* Berlin officials probe impact on banks of default - source
* Germany examines change to bond coupon or haircut scenario
* Finance Ministry starts analysis, no conclusions reached
* Greece, Germany deny any intention to restructure
(Adds detail on movement in Greek credit default swaps)
By John O’Donnell
BRUSSELS, Jan 19 (Reuters) - Officials in Germany’s finance ministry are working on contingency plans to handle the fallout in case Greece defaults or needs to restructure its debt, sources with direct knowledge of the matter said.
One source close to the finance ministry said German civil servants were analysing how a Greek restructuring might work, as well as what this would mean for German banks and the stability of the euro zone. No conclusions have yet been reached.
“They have started to consider the unthinkable,” said the source. “They are looking at a contingency plan preparing for Greek restructuring.
“It is not something they want, but something they recognise,” he said. “They would be unprepared for the impact on their own bank balance sheets. They have started to see what the Greek constitution says.”
German newspaper Die Zeit, citing government sources, reported Berlin is considering a plan to allow Greece to buy back its own debt using euro zone crisis funds. [ID:nLDE70I0YD]
Some investors saw that report as a possible new step forward in Europe’s efforts to quell the debt crisis, and the idea of a shift of Greece’s debt out of private hands and onto EU governments buoyed markets, reducing the relative cost of borrowing for Italy, Spain and Portugal.
But Greece and Germany denied preparing for any restructuring of Greek debt.
“There is no discussion on the issue of restructuring,” Greek Deputy Finance Minister Philippos Sachinidis told Reuters.
A German finance ministry spokesman said in a statement: “Germany is not preparing a restructuring of Greek debt.”
Publicly, Germany remains opposed to any restructuring or partial non-payment of Greek debt, but some officials in Berlin are increasingly concerned that it may be inevitable.
The sources told Reuters that one of the outcomes being examined is that the maturity or life of Greek bonds would be extended, together with a cut in the coupon or interest rate — measures that would substantially reduce the value of the debt.
As an incentive to investors, EU countries could offer guarantees to bondholders to reassure them of the security of their Greek debt. Another scenario being examined is a straightforward cut to the face value of the bond.
“They are still thinking of a voluntary exchange,” said the source.
A second, German source linked to the country’s financial policymaking, said officials were weighing the possibility of a default on Greek debt.
“They are in the course of looking at scenarios — one is that they must restructure. And for Ireland too,” he said.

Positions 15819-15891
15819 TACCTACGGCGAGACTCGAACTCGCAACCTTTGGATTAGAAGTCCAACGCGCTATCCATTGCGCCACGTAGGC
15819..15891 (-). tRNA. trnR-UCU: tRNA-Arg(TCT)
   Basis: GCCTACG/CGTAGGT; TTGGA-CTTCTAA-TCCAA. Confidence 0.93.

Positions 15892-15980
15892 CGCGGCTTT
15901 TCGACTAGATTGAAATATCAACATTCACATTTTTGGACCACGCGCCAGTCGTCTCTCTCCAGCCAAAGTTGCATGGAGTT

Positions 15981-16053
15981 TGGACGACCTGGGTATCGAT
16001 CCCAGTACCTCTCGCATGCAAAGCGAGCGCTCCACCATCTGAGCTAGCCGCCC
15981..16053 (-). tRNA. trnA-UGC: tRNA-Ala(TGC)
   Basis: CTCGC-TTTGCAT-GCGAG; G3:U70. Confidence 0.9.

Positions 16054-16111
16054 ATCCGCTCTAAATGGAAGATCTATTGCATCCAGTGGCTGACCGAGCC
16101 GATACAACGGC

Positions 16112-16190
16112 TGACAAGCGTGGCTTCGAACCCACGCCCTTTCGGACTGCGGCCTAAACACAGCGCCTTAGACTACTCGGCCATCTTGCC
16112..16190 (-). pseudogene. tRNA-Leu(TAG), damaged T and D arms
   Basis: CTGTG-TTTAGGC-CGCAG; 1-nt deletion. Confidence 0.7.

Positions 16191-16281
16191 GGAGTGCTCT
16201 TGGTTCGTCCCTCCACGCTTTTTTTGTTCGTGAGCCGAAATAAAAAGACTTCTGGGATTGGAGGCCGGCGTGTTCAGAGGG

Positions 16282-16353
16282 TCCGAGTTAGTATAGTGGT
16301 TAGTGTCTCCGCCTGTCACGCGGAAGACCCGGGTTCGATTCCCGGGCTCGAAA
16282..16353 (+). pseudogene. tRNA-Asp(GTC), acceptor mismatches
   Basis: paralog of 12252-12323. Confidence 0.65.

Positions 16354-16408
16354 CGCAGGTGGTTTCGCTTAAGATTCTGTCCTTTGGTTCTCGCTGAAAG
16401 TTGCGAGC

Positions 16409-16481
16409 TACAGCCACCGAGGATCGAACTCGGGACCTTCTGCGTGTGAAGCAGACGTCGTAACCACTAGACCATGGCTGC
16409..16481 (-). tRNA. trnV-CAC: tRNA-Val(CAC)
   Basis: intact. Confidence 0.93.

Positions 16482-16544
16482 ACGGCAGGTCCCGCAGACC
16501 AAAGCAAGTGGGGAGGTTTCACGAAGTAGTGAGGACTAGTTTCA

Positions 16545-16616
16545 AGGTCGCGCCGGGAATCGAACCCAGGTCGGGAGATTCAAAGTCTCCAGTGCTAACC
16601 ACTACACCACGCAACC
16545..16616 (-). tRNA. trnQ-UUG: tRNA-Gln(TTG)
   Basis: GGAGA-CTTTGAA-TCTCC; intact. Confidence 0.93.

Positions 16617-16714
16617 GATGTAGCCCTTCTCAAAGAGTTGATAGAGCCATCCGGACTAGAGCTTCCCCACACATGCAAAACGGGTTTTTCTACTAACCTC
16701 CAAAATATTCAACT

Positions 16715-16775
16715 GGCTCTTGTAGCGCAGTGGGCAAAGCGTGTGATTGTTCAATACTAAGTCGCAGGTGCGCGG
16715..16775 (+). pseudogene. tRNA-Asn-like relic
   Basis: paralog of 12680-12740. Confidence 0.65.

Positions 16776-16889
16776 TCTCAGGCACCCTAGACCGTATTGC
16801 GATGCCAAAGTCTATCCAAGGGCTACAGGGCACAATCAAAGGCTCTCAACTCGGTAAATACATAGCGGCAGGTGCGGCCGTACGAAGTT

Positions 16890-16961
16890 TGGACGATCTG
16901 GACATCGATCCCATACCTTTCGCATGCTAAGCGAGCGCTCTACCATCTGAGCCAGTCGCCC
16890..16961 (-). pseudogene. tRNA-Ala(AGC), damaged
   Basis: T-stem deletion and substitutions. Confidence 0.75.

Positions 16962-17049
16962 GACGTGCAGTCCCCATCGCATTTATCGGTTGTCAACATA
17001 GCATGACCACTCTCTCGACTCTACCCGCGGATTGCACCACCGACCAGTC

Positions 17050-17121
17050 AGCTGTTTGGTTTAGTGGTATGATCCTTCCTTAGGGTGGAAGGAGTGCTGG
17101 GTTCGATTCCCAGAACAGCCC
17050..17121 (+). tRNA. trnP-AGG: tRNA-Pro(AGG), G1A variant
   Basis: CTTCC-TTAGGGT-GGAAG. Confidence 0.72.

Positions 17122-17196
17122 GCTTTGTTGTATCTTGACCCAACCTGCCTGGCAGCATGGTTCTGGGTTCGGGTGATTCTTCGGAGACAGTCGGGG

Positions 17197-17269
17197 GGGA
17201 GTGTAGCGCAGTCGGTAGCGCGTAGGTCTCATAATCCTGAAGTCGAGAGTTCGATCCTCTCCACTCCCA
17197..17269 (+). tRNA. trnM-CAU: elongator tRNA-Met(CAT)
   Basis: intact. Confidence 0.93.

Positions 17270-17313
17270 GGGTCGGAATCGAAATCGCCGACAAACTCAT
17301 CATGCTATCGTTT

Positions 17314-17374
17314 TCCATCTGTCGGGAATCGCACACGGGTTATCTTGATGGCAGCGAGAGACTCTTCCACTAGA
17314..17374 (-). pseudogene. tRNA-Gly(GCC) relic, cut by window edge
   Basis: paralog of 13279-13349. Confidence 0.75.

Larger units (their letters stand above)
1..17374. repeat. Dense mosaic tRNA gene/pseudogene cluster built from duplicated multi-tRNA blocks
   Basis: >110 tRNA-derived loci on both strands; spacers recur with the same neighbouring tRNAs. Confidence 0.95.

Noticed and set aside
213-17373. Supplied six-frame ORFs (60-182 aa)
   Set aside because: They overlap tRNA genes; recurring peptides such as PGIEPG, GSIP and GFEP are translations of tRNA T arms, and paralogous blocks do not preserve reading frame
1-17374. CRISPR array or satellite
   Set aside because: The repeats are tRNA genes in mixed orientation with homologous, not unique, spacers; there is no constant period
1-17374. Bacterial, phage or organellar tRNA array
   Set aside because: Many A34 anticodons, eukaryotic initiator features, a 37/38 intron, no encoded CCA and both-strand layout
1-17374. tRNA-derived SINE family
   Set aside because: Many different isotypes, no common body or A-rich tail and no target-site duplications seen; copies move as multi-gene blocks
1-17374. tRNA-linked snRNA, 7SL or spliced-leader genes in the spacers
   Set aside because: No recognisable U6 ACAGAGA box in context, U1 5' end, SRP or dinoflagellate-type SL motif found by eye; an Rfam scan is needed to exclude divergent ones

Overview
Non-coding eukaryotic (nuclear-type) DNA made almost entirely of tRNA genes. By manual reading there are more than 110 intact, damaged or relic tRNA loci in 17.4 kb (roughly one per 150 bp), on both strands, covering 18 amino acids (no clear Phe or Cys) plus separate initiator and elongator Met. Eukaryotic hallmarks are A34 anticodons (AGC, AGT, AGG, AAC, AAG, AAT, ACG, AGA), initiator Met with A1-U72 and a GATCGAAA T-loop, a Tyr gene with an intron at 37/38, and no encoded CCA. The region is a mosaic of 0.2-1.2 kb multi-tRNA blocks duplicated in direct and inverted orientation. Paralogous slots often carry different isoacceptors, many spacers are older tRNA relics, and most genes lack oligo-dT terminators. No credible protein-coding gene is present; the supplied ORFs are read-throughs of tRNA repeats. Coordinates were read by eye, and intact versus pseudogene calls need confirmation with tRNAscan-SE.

“It is a balancing act. It is economically necessary. It is not politically opportune to do it overtly. You cannot restructure Greek bonds and do nothing for Ireland. Officially, no one is speaking, but it is an ongoing issue.”
German banks have the second-highest exposure to Greek debt — almost 37 billion euros — and the highest to Ireland of more than 138 billion euros, but many banks have shifted many of these loans onto the so-called bank book, where writedowns would not be immediate. “Everyone knows that Greece has never been in a position to ... fulfil their obligations, whatever the interest rate,” said one senior German banker.
“The question is the right timing (of restructuring). The banks have had time to prepare well. That goes for Hypo Real Estate, WestLB or any other landesbank.”
Many in the markets expect that Greece’s debt, which is set to peak at 157 percent of its gross domestic product (GDP) in 2013, may be too high for the country to repay entirely.
The price of credit default swaps on Greek bonds, used to insure against the risk of default, puts the chances of Athens defaulting at 30 percent over the next two years.
“The market is pricing in a significant probability of a default or a restructuring and looking at the change in Greek spreads today — 2-years underperforming Germany and 30-years outperforming — implies near term uncertainty has increased,” said Credit Agricole rate strategist Peter Chatwell.
Despite street protests and strikes, the government in Athens is sticking to its austerity drive and insists there will be no restructuring of its debt, although Deputy Prime Minister Theodoros Pangalos has said this could help Greece.
For a graph on bank exposure to Greece and Ireland, follow: here (Additional reporting by Ingrid Melander in Athens, Adam Parry and Kirsten Donovan in London; Editing by Mike Peacock and Patrick Graham)